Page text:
Lenin’s birthplace is atop a steep hill, reached by an arthritic bus which wears its exhaust smoke like a cowl. For most of this century the industry of Ulyanovsk has been, quite simply, the Ulyanovs. Its museums tapped the flow of millions of Soviet citizens who circulated each year around the shrines to Soviet communism and its founder. Now that Soviet power was broken, why would they choose to go to the sites they had been compelled to visit as children? Of all the ports on the Volga River, from Uglich north of Moscow to Astrakhan on the Caspian, the Fyodor Shalyapin had chosen for its unscheduled stop the one that nobody wanted.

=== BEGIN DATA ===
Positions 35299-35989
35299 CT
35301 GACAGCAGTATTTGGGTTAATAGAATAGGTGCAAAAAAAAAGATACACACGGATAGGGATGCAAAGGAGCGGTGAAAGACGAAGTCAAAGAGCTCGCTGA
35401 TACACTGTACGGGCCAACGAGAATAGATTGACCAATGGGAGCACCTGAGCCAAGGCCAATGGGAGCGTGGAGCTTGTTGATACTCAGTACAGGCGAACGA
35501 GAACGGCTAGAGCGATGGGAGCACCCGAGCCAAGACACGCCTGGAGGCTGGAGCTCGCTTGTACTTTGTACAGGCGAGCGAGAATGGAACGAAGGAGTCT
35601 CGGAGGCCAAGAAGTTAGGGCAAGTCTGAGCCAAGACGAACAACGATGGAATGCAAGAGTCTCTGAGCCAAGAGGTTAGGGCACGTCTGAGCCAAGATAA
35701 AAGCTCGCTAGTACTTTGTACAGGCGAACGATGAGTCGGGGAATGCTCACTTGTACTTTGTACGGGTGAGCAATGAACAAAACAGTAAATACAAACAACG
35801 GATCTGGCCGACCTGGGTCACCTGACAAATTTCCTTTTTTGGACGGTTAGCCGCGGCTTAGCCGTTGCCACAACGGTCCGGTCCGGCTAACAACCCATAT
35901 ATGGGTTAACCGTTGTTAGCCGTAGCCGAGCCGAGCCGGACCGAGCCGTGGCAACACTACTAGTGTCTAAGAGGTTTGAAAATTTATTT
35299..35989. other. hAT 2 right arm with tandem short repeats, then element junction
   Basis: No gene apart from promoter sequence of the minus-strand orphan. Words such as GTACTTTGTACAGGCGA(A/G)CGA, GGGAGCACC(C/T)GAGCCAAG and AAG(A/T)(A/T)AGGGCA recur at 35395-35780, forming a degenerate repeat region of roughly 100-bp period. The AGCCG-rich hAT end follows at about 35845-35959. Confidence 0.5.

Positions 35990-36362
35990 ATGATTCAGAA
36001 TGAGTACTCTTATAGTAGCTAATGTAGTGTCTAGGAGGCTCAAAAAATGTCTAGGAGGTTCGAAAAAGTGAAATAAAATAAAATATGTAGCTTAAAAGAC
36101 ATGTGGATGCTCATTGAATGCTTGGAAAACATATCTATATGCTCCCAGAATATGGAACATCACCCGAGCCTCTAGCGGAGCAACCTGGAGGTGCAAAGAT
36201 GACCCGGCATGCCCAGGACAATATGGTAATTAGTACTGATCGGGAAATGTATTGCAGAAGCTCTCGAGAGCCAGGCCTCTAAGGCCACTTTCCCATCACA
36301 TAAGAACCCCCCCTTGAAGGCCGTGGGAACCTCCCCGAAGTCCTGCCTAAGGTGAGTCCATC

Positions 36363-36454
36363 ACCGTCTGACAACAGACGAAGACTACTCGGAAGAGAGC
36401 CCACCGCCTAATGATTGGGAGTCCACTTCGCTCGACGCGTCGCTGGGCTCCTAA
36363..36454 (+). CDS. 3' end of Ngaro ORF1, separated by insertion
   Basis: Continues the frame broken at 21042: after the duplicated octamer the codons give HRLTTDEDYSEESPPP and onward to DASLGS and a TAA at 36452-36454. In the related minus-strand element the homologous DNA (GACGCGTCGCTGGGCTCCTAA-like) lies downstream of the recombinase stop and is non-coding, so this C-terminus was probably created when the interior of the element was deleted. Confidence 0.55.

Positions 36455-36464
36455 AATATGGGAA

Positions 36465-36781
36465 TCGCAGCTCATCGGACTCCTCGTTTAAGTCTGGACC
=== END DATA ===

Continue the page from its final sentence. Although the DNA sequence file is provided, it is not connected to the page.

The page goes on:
The Ulyanov house is exactly where you would expect to find it, on a shaded street in the solid part of town. It is almost a pastiche of the petit-bourgeois ideal-upstairs, downstairs, lace, linen and grand piano. When the school inspector’s son developed his loathing for the bourgeoisie, it was above all a loathing of his own upbringing-the kind of self-loathing that can drive a zealot far from his roots and yet not prevent the memory of them returning every single loathsome day. Indeed, this memory of what he was once a part of can drive him so far that he ends up apart from everything and a part of nothing, as Solzhenitsyn saw: